In Istanbul: Faith Has No Name
By Lenore Weiss
Old men talking on park benches
sound the same in every country,
a soft humming of the same tune,
witnesses to toppled governments,
news of sickness, grinding bad business
or help extended from a distant relative.
Some old men sit and read a book,
a single finger holds their place.
Today it’s about a cat that stalks a pigeon.
I sit in a cafe and drink Turkish coffee.
A woman balances breakfast on her knees.
I pass through three security gates,
climb two sets of stairs, enter the women’s section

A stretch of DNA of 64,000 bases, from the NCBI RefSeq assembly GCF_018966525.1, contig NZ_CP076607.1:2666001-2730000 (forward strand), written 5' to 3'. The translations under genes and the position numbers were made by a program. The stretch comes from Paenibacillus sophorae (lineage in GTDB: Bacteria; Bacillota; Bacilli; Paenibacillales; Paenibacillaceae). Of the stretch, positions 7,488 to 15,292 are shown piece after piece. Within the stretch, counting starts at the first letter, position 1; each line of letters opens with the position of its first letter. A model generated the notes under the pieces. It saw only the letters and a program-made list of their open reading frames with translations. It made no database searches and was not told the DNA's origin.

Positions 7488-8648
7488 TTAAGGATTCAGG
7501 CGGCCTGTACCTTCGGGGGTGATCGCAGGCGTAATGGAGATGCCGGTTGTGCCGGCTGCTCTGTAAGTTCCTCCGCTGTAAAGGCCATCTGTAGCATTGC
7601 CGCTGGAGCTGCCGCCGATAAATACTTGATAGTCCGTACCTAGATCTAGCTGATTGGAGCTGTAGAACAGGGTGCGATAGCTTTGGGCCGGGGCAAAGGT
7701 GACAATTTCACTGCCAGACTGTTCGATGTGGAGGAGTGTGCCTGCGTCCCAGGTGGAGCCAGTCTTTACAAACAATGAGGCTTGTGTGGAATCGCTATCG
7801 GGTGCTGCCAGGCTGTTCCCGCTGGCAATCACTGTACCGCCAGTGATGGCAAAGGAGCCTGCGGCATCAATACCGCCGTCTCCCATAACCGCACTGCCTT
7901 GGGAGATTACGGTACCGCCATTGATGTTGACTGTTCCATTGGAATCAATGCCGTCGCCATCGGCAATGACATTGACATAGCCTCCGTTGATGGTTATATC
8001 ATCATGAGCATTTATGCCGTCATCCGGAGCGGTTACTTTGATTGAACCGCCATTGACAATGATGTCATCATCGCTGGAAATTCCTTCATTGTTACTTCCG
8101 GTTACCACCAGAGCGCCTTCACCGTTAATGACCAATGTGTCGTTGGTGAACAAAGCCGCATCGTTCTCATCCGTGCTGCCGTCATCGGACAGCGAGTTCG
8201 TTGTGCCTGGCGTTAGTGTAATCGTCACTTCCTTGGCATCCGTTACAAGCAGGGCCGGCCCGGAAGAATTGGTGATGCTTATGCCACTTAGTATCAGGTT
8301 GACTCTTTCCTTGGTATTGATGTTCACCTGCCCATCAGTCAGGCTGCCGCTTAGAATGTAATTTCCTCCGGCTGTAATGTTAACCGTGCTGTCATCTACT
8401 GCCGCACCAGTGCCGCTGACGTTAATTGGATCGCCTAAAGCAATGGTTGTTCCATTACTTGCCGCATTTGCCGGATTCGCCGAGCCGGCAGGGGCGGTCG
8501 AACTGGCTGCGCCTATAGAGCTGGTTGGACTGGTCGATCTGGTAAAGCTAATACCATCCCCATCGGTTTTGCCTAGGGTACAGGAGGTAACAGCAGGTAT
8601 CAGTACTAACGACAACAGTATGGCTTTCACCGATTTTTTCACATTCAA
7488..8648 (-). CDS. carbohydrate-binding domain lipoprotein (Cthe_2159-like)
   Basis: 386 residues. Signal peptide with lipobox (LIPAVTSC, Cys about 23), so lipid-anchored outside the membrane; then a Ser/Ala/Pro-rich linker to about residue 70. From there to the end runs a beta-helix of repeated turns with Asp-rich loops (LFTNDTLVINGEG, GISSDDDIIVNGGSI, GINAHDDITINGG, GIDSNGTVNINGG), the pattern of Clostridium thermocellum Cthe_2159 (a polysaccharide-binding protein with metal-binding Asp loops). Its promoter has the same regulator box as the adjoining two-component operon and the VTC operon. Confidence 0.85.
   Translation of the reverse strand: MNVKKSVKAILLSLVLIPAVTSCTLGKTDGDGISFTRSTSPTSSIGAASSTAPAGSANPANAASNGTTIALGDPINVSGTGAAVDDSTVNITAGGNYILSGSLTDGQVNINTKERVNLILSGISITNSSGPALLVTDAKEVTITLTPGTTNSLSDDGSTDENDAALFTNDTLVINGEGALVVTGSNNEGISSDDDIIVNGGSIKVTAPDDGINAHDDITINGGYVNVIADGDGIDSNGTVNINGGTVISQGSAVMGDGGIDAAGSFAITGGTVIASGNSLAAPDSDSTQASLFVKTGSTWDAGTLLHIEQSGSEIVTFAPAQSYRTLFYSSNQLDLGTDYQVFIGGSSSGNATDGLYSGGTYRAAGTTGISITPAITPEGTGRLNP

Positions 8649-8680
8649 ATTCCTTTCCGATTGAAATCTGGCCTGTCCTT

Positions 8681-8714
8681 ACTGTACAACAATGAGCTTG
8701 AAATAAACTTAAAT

of the Sephardic Temple.
The song of the cantor leaves a fragrance in the air,
an incense of belief travels on the sob of gulls.
I leave tomorrow.
I will not hear the call of the Imam on the last day of Ramadan.
The Internet will inform me of more bombings and killings.
I want to ask why faith must be named.
Why belief must be branded.
Why Arabic and Hebrew can’t walk down the same street together?
Faith is an arch protecting the weirs of our minds.
It’s my own voice talking to myself.
— For Vefa and the staff of the Kybele Hotel
A lovely poem with a simple question at the center — reminds me of a scene from Antonioni’s The Passenger, an old man on a park bench in Spain.